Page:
A: Jon, I don't quite understand! Apparently, the echo did/does measure heart wall dimensions and those dimensions are outside the normal range.
I am confused, I don't read that in this post. Where are the dimensions mentioned? I am fully aware what an echo measures, I just don't see any mention of wall or chamber measurements. I had diastolic dysfunction with normal measurements, that's what I was basing my response on.
It appears hpb with an underlying cause being RAS. DD would/could cause some intra ventricular pressure and that would/could cause a possible left atrium enlargement. But that pressure would be distinquished from system pressure and the system pressure can/will cause heart wall thickening. The post does not list any numerical values...just results,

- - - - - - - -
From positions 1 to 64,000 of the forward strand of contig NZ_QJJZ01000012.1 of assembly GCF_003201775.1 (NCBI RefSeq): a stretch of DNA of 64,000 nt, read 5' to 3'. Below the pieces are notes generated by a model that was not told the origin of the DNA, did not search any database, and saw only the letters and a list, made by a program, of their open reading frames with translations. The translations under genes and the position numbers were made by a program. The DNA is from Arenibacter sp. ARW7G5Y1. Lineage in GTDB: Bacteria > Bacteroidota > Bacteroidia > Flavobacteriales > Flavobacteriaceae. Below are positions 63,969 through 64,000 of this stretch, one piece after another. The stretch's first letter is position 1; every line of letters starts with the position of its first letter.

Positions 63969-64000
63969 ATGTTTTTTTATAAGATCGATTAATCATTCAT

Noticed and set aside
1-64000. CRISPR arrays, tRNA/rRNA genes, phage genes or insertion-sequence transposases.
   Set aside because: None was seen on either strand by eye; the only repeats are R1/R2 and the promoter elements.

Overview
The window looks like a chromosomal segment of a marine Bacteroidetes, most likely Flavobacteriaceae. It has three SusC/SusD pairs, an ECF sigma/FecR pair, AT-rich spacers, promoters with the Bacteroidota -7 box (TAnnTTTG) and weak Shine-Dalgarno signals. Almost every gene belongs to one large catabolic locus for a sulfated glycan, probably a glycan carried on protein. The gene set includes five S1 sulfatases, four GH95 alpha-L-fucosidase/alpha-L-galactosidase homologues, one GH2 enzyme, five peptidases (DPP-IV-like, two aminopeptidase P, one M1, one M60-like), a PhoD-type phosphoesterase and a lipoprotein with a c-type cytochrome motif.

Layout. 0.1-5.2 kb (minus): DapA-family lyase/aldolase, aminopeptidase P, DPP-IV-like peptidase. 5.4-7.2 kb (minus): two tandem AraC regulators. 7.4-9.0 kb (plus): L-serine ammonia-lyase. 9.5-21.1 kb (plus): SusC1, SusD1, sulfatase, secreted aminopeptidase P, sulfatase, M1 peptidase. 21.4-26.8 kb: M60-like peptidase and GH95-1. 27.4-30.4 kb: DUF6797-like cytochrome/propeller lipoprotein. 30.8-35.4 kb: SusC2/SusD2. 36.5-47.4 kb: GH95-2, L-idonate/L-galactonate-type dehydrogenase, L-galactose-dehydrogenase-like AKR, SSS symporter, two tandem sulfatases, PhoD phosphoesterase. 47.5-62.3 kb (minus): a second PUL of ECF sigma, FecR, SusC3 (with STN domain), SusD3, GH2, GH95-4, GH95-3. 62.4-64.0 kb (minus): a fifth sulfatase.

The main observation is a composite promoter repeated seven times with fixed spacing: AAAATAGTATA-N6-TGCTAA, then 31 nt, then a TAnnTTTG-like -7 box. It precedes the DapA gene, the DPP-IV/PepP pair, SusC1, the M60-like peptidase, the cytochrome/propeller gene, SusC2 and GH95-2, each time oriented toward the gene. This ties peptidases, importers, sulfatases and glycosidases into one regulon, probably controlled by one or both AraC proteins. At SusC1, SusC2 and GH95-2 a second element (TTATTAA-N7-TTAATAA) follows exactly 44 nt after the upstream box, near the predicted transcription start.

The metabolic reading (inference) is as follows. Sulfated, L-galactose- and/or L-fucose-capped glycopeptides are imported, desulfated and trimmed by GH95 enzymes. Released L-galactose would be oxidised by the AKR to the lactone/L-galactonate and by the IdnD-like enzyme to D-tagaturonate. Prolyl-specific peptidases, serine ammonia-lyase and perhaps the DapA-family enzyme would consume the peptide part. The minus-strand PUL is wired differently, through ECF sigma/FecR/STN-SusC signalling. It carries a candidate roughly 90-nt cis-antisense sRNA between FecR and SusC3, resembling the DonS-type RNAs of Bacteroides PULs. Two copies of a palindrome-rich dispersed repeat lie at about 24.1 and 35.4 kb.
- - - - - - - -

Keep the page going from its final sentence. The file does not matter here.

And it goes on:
It is true there is no mention of wall dimensions but an echo takes the measurement and the results are computed by the software....dd was the echo output and possible diagnosis. How else would DD be diagnosed? The echo report would/should show the wall dimensions, chamber size, heart valve sufficiency or lack thereof, ejection fraction, heart wall movement (hypokinesis?), and gradient pressures,etc.
1. Preserved ventricular function, EF 55% - 65% without focal wall motion abnormalities. LVH was not identified.
2. LA, LR, LV, RV of normal size within normal ranges.
3. Mild diastolic dysfunction on trace mitral valve insufficiency.
4. Trace tricuspid valve insufficiency.
5. Pulmonary artery pressures by Doppler estimated at < 30 mmHg, within normal limits.
Overall assessment; normal echocardiogram with mild diastolic dysfunction.
So based on your thinking, how was mine diagnosed? There is no mention of any of the issues concerning camber/wall size. In discussing this with my cardiologist, she said it was detected by the outflow pattern as seen on the Doppler and was reported because it was seen by the tech, even though everything was within normal limits it had to be listed. On my echo the following year there was no mention of any of this.